Sunk costs are costs that can not be recovered when new a planning decision is made. Taking them into account is therefore characterized as a fallacy. But are the examples below really fallacies?
[ Source: ] [1.] Imagine you go see a movie which costs $10 for a ticket. When you open your wallet or purse you realize you’ve lost a $10 bill. Would you still buy a ticket? You probably would. Only 12 percent of subjects said they wouldn’t.
[2.] Now, imagine you go to see the movie and pay $10 for a ticket, but right before you hand it over to get inside you realize you’ve lost it. Would you go back and buy another ticket? Maybe, but it would hurt a lot more. In the experiment, 54 percent of people said they would not.
The situation is the exact same. You lose $10 and then must pay $10 to see the movie, but the second scenario feels different. It seems as if the money was assigned to a specific purpose and then lost, and loss sucks. [...]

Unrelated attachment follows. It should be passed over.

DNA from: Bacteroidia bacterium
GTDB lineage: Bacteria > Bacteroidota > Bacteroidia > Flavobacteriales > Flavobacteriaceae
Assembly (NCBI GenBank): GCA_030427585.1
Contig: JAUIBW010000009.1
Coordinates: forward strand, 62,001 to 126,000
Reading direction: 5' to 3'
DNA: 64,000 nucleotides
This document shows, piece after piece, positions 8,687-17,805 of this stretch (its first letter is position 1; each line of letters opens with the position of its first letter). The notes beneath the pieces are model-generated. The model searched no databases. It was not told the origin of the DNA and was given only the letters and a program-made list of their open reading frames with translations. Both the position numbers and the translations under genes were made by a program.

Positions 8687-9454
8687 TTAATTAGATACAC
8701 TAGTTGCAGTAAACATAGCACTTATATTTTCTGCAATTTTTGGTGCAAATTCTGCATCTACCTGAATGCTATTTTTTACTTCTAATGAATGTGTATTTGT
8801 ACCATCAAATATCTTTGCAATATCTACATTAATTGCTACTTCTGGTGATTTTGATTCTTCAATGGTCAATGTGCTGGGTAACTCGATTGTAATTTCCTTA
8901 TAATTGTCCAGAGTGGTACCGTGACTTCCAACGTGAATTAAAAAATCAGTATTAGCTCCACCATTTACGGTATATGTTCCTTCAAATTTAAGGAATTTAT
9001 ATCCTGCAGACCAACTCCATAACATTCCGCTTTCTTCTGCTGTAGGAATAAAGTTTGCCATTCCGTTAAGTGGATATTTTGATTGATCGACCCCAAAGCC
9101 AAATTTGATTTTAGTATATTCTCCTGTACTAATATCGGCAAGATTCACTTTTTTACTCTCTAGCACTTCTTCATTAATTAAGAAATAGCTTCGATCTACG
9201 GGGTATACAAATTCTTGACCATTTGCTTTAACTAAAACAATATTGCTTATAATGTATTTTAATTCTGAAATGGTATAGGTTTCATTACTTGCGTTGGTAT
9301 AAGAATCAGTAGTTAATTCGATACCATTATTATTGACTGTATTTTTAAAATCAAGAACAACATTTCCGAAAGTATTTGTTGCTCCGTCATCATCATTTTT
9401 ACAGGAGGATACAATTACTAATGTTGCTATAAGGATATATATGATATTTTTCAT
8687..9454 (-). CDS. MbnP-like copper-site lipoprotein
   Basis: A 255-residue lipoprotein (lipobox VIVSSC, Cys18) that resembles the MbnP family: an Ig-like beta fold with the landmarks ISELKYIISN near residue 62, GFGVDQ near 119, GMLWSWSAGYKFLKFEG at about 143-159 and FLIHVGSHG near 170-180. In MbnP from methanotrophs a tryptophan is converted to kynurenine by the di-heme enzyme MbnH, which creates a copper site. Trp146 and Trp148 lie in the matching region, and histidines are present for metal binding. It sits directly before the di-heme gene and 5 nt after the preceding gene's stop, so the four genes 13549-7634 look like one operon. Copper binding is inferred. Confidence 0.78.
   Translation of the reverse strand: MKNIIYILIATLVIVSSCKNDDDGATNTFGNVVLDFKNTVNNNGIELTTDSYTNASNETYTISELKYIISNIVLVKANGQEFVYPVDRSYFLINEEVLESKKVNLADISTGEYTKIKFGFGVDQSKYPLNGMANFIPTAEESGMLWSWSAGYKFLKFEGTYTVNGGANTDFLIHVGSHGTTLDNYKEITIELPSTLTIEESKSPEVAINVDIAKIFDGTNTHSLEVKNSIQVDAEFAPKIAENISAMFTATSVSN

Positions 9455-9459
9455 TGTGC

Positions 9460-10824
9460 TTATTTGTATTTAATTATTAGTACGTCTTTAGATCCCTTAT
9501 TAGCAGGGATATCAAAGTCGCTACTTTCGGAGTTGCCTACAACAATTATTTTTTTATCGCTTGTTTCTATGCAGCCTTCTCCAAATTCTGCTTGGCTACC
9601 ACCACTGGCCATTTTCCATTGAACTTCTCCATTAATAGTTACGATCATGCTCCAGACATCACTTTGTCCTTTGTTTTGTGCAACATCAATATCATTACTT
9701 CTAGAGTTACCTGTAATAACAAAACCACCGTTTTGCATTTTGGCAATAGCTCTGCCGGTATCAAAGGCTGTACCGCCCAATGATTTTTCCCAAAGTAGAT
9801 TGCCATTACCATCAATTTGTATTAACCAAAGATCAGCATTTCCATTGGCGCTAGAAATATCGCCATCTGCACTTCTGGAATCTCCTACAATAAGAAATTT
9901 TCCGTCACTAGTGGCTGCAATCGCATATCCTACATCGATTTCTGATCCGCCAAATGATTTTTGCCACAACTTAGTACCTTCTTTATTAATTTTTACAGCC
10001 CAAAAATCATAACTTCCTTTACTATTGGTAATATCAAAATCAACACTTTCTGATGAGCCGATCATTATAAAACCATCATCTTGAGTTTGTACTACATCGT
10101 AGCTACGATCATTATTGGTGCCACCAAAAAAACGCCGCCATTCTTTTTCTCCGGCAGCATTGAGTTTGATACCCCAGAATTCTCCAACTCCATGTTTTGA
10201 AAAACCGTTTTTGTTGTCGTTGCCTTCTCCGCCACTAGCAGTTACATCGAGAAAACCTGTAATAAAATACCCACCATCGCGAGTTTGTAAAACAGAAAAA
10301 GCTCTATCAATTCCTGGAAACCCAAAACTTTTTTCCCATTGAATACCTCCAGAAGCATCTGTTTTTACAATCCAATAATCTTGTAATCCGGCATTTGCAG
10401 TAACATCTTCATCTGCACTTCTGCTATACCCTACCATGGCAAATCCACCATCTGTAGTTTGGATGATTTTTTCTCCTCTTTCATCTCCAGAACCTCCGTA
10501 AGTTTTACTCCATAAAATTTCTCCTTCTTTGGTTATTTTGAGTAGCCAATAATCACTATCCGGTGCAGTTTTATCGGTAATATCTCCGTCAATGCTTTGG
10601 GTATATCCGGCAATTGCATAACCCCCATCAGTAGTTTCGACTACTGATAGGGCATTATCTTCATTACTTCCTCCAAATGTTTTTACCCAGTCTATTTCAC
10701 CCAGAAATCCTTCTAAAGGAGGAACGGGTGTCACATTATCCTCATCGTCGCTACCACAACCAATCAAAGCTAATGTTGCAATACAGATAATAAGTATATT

Source: p 276, Choices, Values, and Frames by Daniel Kahneman, Amos Tversky
Example 4. A family pays $40 for tickets to a basketball game to be played 60 miles from their home. On the day of the game there is a snowstorm. They decide to go anyway, but note in passing that had the tickets been given to them, they would have stayed home.
Example 5. A man joins a tennis club and pays a $300 yearly membership fee. After two weeks of playing he develops a tennis elbow. He continues to play (in pain) saying, "I don't want to waste the $300!"
For hypotheticals 1-5 above, if aversion to paying for the lost amount is the only reason for persisting (with the action that caused Sunk Costs), then I accept that 1-5 do exemplify the Sunk Cost Fallacy.
But did Profs Kahneman and Tversky consider the following possibility 6? Does 6 disprove the hypotheticals above as any Fallacy at all (a fortiori examples of the Sunk Cost Fallacy)?
- Suppose that in 1-5, loss of the money spent instigated so much agony or distress in the victim that the victim can no longer enjoy, and so abandons, the planned activity (e.g. the victim is too shocked by his carelessness or incompetence to care about the activity anymore).